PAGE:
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NRC OVERSIGHT

New Studies Critique NRC Oversight Role

 From Riverkeeper - http://www.riverkeeper.org/campaign.php/indianpoint_risks/the_facts/1269-new-studies-critique-nrc-overs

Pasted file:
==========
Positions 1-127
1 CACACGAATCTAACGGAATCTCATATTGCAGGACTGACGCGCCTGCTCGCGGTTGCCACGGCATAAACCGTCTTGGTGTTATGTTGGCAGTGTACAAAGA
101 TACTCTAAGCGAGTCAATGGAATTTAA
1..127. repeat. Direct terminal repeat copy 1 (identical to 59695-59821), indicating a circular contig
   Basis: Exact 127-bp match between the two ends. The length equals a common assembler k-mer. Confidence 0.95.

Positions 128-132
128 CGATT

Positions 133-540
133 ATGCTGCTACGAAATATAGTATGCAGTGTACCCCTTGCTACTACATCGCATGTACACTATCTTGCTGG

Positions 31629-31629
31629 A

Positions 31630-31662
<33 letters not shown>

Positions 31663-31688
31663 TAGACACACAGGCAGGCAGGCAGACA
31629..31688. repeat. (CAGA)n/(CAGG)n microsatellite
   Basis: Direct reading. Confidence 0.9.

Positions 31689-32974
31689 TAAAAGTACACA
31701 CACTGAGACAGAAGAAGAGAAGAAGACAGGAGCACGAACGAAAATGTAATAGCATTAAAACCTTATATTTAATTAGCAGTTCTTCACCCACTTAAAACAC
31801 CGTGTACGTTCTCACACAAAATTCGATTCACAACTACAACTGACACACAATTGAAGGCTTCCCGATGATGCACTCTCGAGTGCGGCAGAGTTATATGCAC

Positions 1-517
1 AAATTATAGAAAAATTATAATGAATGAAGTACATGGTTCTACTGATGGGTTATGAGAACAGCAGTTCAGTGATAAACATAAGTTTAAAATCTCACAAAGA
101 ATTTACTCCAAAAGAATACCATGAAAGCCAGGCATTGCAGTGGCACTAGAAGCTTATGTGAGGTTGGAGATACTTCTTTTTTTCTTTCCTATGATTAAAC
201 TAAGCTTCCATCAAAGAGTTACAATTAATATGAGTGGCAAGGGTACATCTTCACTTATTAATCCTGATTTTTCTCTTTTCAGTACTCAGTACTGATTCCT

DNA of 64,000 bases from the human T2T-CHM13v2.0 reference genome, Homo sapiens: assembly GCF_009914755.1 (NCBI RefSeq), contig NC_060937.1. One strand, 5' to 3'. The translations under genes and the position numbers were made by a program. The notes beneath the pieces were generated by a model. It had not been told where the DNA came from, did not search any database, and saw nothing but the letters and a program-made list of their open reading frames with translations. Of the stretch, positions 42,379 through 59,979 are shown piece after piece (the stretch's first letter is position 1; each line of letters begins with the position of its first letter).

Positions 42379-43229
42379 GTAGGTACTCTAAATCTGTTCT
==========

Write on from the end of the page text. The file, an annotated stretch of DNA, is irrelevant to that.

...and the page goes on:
Based on the conclusions of three separate studies released in 2006, the Nuclear Regulatory Commission’s ability to safely regulate the nuclear power industry remains seriously in doubt. In its Lessons Learned Task Force Report on groundwater contamination ... the NRC acknowledges that its own regulations fail to adequately address underground leaks of radioactive water from plant piping and spent fuel pools. Indeed, the current regulations do not require plant owners to monitor the groundwater onsite for contamination, nor is there a requirement to immediately remediate a spill or leak once it’s discovered. The report also concludes that, due to the gaps in the agency’s inspection regime, slow underground leaks can continue undetected for extended periods of time. Despite these disturbing admissions and after only five months of investigation, the report goes on to state that there is no impact to public health from any of these leaks. On a broader note, the September 2006 Report On Nuclear Safety Oversight by the General Accountability Office (GAO) “recommends that NRC aggressively monitor; evaluate; and, if needed, implement additional measures to increase the effectiveness of its safety culture changes and make publicly available more information on nuclear power plants’ safety culture.” The report finds that the agency has been too slow to make changes that would help it better detect declining safety conditions before they become serious. Finally, the Union of Concerned Scientists just released Walking the Nuclear Tightrope, their independent analysis of long-term safety problems at reactors around the country. The report found 51 instances of major safety problems that caused shutdowns at 41 different plants lasting more than one year, indicating “widespread safety problems” that have yet to be addressed by the NRC. The report attributes the scope of this problem to the agency’s unwillingness to enforce its own regulations, and calls on Congress to step in and compel NRC to live up to its mandate of protecting the public before another serious accident occurs.

 

 

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